Teams of Destiny

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Stanley Cup Final Preview

By Greg Hudson
 
The 2014 Stanley Cup Final begins Wednesday night at the Staples Center, and it looks set to be the start of a Finals series for the ages.
 
It’s admittedly an unlikely matchup, but the New York Rangers and the Los Angeles Kings proved they deserve to be here with impressive performances in their playoff runs. The Rangers stared elimination in the face against the Pittsburgh Penguins after falling behind the perennial giants 3-1 in the best-of-seven conference semifinal. But they rallied behind netminder Henrik Lundqvist and hero Martin St. Louis, who led the team to victory after the tragic loss of his mother. Their mettle was tested again by the Montreal Canadiens in the Eastern Conference final, but triumphed in six games to return to the Stanley Cup final for the first time since they won it last, in 1994.
 
The Los Angeles Kings, meanwhile, have dealt with even tougher odds. Down 3-0 to the San Jose Sharks, the Kings rallied to pull off a rare comeback and won the series 4-3 with a 5-1 road win in game seven. After racing to a 2-0 lead against the Anaheim Ducks in the conference semis, they dropped three straight and once again stared elimination in the face. Needing two wins to avoid an early exit, they again came together as a team to force game seven in Anaheim, and won the series with a convincing 6-2 victory. The 2012 champions then faced the defending champion Chicago Blackhawks in a rematch of the 2013 Western Conference final. After gaining a 3-1 series lead the Kings struggled to close out the series, allowing the Blackhawks to claim games five and six after trailing in the third period of both games. In yet another game seven on the road, the Kings trailed 2-0, 3-2, and 4-3, but despite not holding a lead for a single second of the game, found a tying goal, and an overtime winner from unlikely source Alec Martinez.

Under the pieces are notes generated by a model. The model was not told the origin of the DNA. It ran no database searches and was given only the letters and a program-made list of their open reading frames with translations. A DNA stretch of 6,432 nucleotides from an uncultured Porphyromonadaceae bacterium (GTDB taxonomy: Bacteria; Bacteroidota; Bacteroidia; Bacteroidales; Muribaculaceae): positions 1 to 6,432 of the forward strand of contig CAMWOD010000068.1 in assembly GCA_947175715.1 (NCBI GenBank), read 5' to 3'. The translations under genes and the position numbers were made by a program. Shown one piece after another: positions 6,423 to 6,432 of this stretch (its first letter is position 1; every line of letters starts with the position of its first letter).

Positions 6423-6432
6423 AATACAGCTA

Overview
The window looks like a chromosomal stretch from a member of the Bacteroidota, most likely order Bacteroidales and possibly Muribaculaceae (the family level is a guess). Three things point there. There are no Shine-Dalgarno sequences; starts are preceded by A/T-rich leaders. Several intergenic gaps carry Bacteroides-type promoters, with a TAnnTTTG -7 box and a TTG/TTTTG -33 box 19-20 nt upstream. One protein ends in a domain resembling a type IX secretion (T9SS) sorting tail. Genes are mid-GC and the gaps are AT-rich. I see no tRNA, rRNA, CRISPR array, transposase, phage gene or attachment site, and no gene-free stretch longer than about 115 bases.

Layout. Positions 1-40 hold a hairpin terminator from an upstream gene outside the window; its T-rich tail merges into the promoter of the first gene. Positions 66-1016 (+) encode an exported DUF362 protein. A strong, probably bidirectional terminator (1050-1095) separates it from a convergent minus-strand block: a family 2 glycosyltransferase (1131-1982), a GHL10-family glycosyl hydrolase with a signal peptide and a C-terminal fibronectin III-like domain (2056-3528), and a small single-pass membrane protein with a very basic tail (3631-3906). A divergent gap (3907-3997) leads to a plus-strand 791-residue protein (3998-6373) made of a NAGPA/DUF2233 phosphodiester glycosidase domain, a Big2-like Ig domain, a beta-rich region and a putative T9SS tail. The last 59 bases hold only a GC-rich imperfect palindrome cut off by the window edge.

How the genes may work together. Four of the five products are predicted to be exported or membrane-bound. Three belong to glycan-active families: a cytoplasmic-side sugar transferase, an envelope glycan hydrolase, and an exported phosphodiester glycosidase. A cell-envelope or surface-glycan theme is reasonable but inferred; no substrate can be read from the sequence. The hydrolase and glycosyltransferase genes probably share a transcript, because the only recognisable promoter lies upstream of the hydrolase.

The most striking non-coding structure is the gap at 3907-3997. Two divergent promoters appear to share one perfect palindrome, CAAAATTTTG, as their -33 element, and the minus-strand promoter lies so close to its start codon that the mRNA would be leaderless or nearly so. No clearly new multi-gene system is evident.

Heading into the Finals, there’s no doubting the quality in either team. The Rangers’ defense is almost impenetrable, thanks in no small part to the presence of Lundqvist in net. But the Rangers’ defensive record is truly a team effort. They blocked well over 100 shots in the conference semifinals against Pittsburgh, and made a great team effort on the penalty kill in the conference final to stave off a dangerous Montreal powerplay.
 
But they’ll have their hands full with the Kings’ offense, a juggernaut of goals that is averaging 3.48 goals per game in the postseason, and has found goals from almost everyone on the team, from stars Anze Kopitar and ex-Ranger Marian Gaborik, to youngsters Tyler Toffoli and Tanner Pearson, and defensemen Drew Doughty, Jake Muzzin, and Martinez. They’ve found a way to put the puck in the net all postseason, and it will be a big test for the Rangers to keep it a low-scoring affair.
 
In a high-scoring contest, it’s advantage Kings, seeing as the Rangers offense has been hot-and-cold all postseason. But so have Jonathan Quick and the Kings’ defense, which has allowed four or more goals on six occasions in 21 postseason games. If the Rangers’ persistence and timely attack can get the best of Jonathan Quick, the Stanley Cup could well end up in New York for the first time in 20 years.
 
Prediction: Kings in 5, Rangers in 6, or it goes 7 games and it’s anyone’s trophy.

Turning Points

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Kings, Rangers Benefit From Adversity
By Greg Hudson
 
When the final whistle blew on game three of the Western Conference quarterfinal, the Los Angeles Kings found themselves at the edge of a cliff. Trailing the San Jose Sharks 3-0 in the best-of-seven series, the Kings were a loss away from an early exit to the Stanley Cup playoffs, and faced with an obstacle only four teams had ever done before: overturn a 3-0 defecit to win a playoff series.